A Clockwork Orange by Anthony Burgess
Rating: ** stars out of five stars.
I knew that this book would be disturbing but I didn’t realize how much certain scenes would bother me. I understand that the prevalence of assault and rape in the story is supposed to enhance the climax of the plot, but at times the violence seemed gratuitous. Especially the one scene where two minors were involved…I won’t give it away. I’ve read multiple reviews of A Clockwork Orange online, and many readers stated that they felt bad for the protagonist. I don’t know how people can feel that after all that this character did in the first third of the book. While I do not agree with the methods of the government and police, I had a hard time working up any empathy for the kid. The other thing I didn’t like was the ending. Originally, the ending of the novel was cut by the publisher, but my edition had the ending still intact. I could see why the publishers wanted to cut this ending. It seemed forced, unrealistic, and unnecessary.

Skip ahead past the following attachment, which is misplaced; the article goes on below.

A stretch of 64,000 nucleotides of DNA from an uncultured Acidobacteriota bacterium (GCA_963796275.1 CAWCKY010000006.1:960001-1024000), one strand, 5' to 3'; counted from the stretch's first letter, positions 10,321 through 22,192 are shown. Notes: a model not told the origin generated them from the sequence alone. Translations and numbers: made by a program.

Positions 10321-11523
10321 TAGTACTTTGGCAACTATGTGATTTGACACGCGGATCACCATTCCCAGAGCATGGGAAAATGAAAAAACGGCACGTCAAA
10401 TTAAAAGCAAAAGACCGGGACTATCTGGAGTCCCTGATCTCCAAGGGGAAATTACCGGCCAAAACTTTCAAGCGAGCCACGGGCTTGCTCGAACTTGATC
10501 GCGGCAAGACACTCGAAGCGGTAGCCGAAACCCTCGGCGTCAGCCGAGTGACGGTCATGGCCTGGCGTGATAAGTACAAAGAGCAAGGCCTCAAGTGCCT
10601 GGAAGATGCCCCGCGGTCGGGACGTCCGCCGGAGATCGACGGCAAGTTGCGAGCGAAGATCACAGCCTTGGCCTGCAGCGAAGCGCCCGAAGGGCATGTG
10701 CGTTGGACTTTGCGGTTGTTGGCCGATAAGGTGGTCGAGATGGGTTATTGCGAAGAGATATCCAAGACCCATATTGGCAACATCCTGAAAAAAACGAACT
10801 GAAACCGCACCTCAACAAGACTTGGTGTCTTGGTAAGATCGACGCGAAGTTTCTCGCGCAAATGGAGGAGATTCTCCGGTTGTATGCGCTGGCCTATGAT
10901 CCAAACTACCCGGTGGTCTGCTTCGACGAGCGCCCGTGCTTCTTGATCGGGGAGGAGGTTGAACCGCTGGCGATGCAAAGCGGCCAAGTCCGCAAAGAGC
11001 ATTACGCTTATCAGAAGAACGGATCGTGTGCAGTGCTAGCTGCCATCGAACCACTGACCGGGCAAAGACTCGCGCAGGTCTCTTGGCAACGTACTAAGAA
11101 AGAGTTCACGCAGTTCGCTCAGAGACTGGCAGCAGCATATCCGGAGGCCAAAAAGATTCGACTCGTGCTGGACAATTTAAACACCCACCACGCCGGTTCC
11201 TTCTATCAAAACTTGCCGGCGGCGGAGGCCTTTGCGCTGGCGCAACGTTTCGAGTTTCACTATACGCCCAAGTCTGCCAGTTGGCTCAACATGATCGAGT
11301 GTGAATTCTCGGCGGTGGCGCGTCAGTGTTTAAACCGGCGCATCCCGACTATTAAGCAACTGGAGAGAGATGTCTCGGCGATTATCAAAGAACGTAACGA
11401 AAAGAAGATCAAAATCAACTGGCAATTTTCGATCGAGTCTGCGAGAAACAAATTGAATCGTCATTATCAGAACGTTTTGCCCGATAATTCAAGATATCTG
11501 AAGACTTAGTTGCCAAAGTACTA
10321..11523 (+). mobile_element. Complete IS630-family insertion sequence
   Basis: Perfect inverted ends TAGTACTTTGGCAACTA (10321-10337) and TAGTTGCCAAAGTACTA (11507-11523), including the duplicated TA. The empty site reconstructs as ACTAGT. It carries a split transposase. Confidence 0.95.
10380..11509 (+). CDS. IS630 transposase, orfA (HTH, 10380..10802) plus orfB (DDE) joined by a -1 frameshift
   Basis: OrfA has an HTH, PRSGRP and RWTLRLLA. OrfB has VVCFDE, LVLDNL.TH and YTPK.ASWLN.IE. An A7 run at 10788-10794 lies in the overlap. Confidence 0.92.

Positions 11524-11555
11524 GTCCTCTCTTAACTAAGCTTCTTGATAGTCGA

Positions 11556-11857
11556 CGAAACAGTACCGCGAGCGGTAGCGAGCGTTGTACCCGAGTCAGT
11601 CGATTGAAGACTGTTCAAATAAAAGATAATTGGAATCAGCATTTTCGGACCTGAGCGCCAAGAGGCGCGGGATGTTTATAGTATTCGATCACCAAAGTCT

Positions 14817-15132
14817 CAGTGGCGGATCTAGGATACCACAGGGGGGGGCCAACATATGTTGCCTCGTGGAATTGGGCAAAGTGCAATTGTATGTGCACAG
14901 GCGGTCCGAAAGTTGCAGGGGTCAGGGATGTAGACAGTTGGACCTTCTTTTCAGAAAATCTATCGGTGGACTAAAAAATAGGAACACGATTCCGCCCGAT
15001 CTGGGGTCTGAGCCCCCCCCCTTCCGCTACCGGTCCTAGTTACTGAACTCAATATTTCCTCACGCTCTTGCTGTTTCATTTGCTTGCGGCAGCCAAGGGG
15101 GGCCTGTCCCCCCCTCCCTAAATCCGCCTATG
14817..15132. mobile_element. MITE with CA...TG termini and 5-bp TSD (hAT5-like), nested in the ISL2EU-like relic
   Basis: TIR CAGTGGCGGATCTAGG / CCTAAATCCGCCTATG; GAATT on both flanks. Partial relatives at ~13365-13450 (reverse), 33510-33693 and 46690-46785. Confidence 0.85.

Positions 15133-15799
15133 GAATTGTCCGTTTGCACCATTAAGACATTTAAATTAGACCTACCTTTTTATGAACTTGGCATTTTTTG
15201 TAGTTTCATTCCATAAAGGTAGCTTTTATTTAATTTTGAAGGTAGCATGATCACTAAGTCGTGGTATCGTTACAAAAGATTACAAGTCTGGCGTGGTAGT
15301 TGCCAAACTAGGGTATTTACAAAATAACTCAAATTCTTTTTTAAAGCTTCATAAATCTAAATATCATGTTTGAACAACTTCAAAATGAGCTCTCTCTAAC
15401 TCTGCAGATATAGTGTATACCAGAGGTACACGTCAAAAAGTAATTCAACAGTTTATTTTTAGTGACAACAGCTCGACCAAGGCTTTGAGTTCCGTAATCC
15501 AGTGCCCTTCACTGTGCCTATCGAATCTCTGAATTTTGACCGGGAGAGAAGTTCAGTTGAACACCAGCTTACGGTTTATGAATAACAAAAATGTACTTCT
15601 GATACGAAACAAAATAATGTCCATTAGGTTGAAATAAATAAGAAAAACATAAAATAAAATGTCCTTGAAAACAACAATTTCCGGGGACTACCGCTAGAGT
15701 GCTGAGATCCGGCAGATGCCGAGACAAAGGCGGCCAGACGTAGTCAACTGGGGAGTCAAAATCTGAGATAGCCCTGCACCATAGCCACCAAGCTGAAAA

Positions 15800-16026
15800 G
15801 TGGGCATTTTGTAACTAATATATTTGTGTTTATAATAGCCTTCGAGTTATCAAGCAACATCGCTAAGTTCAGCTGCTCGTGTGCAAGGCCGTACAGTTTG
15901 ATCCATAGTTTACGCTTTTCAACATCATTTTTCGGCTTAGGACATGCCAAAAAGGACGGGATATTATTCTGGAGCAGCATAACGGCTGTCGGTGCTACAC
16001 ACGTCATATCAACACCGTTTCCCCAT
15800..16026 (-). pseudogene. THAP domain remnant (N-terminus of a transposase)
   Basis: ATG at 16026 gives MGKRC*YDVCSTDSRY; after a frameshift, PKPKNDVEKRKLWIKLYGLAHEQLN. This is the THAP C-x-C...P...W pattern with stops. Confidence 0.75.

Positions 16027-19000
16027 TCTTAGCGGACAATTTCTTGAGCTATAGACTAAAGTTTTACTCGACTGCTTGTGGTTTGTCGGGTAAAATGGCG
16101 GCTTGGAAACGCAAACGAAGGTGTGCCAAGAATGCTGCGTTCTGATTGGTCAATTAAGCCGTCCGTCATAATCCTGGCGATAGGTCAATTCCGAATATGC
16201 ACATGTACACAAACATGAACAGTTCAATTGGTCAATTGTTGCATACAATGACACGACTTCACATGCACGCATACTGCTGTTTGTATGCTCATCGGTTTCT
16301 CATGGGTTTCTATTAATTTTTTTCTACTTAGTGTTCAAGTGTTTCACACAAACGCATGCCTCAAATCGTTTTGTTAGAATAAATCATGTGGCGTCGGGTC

A Clockwork Orange does have some redeeming qualities. The slang used by the protagonist and his friends is known as Nadsat. It’s a combination of Russian, gypsy talk, and english slang. I thought I would have trouble reading it because most of this novel includes Nadsat words, but it wasn’t difficult at all. Most words you could figure out by the context alone, and some words were self-explanatory. The way Burgess crafted the language was just pure genius.
I read this right after finishing John Steinbeck’s classic East of Eden, so it was definitely a sharp difference as far as style and genre go. However, there were similarities in theme: good vs. evil, free will, and the importance of choices. A Clockwork Orange definitely had a more fatalistic brutal way of portraying these themes, whereas Steinbeck was more delicate, yet powerful.